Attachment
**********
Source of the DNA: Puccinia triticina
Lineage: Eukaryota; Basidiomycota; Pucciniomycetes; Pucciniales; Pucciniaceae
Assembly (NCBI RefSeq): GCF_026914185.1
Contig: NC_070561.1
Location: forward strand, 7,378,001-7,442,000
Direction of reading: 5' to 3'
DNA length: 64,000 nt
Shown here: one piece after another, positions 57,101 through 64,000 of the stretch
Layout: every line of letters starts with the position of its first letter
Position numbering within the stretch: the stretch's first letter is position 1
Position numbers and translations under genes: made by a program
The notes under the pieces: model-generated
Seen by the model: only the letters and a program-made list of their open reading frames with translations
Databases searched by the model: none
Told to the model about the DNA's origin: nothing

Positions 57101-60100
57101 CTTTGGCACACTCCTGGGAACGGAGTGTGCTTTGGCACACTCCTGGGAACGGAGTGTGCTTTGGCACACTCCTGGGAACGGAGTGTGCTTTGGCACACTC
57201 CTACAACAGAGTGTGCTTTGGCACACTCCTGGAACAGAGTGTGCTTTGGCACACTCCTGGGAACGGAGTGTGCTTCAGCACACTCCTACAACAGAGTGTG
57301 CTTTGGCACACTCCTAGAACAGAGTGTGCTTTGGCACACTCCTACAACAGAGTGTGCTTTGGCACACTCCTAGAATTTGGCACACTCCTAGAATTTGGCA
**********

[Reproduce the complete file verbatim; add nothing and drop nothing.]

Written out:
Source of the DNA: Puccinia triticina
Lineage: Eukaryota; Basidiomycota; Pucciniomycetes; Pucciniales; Pucciniaceae
Assembly (NCBI RefSeq): GCF_026914185.1
Contig: NC_070561.1
Location: forward strand, 7,378,001-7,442,000
Direction of reading: 5' to 3'
DNA length: 64,000 nt
Shown here: one piece after another, positions 57,101 through 64,000 of the stretch
Layout: every line of letters starts with the position of its first letter
Position numbering within the stretch: the stretch's first letter is position 1
Position numbers and translations under genes: made by a program
The notes under the pieces: model-generated
Seen by the model: only the letters and a program-made list of their open reading frames with translations
Databases searched by the model: none
Told to the model about the DNA's origin: nothing

Positions 57101-60100
57101 CTTTGGCACACTCCTGGGAACGGAGTGTGCTTTGGCACACTCCTGGGAACGGAGTGTGCTTTGGCACACTCCTGGGAACGGAGTGTGCTTTGGCACACTC
57201 CTACAACAGAGTGTGCTTTGGCACACTCCTGGAACAGAGTGTGCTTTGGCACACTCCTGGGAACGGAGTGTGCTTCAGCACACTCCTACAACAGAGTGTG
57301 CTTTGGCACACTCCTAGAACAGAGTGTGCTTTGGCACACTCCTACAACAGAGTGTGCTTTGGCACACTCCTAGAATTTGGCACACTCCTAGAATTTGGCA